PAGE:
Here’s what the CFDA looks for and here’s what Vosovic had to his name:
  • A designer of demonstrable talent, i.e. have garnered substantial editorial coverage

Vosovic’s resume: Four days after graduating FIT,  Vosovic began filming season two of Project Runway.  He was a finalist and fan favorite. His 13-piece collection, shown at New York’s Fashion Week, received glowing reviews. He designed chic uniforms for the hotel staff of NYLO and authored the book, “Fashion Inside Out: Daniel V’s Guide to How Style Happens from Inspiration to Runway and Beyond.”

  •  Be American or have established a primary design business in the US
Vosovic’s origins: Mosovic is a Michigan native. Prior to coming to FIT he attended Grand Rapids Community College.  He was a nationally ranked gymnast for 12 years. But who couldn’t use a leg up?
  • Be in business for a minimum of two years
The glitch:  After Project Runway, Vosovic went on to hold various head designer and assistant positions for four and a half years before launching his own line in 2010.  But Vosovic’s label was two months shy of Incubator’s two-year requirement. He was a preemie.
  • Be able to occupy CFDA’s Fashion Incubator studio space; relocation expenses, if applicable, will be the responsibility of the tenant.

 Let’s just say: Vosovic must appreciate good working conditions. “Well, [the Incubator] has air-conditioning, which is always plus!” Vosovic told Ally Betkar from The Cut. He also is reminded of a response once given by  supermodel Karen Elson: “‘The reality is, in fashion everyone’s going home to a fourth-floor walk-up in Brooklyn…’”

Serendipity:  One of the original 10 designers chose to decline involvement in the Incubator program. By this time, Vosovic meets the two-year minimum requirement and is soon invited to join one of the best “nurseries” for new fashion designers!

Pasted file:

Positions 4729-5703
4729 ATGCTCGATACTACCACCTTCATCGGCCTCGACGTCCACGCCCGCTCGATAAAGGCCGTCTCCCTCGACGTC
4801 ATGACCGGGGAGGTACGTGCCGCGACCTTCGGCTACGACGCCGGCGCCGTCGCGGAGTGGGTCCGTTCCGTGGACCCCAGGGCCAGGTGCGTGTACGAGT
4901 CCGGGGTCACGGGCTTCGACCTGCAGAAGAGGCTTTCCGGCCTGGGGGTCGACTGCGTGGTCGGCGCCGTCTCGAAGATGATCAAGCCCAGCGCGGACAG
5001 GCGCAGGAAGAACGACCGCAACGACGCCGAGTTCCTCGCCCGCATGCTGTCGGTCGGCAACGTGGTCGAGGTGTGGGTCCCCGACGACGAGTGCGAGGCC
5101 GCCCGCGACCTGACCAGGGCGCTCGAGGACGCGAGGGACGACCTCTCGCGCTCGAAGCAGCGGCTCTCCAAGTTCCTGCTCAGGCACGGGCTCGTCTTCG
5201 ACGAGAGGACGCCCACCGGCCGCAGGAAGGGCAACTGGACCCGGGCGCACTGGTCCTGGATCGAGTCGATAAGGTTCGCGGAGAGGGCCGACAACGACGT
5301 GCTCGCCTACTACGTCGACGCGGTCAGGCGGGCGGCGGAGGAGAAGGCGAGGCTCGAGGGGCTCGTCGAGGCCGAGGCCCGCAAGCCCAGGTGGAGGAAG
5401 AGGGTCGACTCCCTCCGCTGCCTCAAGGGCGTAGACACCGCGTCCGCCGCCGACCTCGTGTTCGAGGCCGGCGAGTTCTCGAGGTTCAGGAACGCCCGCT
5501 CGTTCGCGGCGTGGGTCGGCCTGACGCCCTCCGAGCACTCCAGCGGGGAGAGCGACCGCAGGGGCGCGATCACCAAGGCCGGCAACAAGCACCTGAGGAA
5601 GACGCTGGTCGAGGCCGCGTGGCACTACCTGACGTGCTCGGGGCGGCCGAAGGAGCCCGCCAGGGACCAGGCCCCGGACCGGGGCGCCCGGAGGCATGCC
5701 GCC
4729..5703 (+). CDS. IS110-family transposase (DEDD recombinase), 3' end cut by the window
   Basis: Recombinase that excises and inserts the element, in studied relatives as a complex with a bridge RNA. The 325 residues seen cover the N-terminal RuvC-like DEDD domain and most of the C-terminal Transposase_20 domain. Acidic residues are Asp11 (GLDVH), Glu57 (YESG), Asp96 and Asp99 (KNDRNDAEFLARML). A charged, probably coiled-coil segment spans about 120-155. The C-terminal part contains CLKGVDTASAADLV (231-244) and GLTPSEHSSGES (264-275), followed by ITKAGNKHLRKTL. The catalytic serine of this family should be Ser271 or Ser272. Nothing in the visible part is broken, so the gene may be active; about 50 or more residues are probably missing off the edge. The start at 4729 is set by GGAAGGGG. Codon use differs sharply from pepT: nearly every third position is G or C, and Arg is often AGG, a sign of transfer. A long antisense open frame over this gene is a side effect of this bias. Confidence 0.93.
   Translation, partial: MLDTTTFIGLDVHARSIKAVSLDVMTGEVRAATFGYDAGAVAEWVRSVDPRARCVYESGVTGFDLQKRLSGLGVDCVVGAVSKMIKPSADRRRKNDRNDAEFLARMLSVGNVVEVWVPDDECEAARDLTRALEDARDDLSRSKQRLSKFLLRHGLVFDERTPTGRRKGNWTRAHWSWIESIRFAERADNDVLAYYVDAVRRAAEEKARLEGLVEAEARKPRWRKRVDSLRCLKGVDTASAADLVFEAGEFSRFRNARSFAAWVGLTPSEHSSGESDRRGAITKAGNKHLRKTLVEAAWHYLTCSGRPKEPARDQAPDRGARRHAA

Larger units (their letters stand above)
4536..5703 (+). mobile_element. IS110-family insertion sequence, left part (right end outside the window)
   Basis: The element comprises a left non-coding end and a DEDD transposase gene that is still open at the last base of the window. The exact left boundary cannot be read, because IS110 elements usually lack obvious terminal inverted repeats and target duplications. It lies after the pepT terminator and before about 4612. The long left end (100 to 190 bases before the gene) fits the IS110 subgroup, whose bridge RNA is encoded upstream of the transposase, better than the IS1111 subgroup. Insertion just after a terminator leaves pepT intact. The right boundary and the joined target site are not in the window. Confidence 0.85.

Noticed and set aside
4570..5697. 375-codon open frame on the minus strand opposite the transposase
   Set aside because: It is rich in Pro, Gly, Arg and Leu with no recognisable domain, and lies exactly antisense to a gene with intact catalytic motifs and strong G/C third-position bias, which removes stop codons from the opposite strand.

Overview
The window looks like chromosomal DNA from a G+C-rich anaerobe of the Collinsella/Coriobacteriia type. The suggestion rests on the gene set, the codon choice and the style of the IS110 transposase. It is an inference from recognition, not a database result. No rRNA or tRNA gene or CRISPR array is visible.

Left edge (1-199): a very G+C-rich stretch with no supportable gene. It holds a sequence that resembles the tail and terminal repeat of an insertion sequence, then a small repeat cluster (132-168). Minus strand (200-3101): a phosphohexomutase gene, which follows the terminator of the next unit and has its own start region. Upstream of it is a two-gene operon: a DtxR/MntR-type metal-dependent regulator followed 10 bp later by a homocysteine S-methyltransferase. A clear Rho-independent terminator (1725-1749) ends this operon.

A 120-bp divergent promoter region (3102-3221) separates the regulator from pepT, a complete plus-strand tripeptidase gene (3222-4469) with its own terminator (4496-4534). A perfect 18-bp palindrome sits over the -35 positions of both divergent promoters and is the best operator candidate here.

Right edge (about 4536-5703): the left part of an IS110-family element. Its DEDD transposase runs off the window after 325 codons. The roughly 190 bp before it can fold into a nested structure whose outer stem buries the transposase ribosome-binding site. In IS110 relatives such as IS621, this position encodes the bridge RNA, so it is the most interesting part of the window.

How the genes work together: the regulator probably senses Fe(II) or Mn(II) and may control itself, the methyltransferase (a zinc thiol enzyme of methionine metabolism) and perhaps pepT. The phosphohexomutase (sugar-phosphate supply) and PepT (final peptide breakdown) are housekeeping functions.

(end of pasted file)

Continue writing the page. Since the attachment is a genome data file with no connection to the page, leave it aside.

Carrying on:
“I’m so grateful for this opportunity and to have been chosen to represent the program,” says Vosovic. “In just the few short months I’ve been a part of the CFDA Incubator my business plan has been refined, my design focus sharpened and my brand’s visibility raised. I can’t wait to see what two years brings!”

All designs by Daniel Vosovic. Photos used with permission.

Eozen Agopian’s painting and thread works

By , June 25, 2012 5:29 pm

Eozen Agopian has traversed many artistic mediums since the precision work she did as an AAS (’87) student in Graphic Design.  Many of her mixed medium canvases combine abstract painting, needlepoint, shimmering shapes, and downpours of cascading treads. Tantalizing to the eye, there is nothing still or stagnant to her imaginative work, which is now on view at the Lesley Heller Workspace on 54 Orchard Street through July 6.

Eozen Agopian at the Lesley Heller Workspace on Orchard St.  photo: Rachel Ellner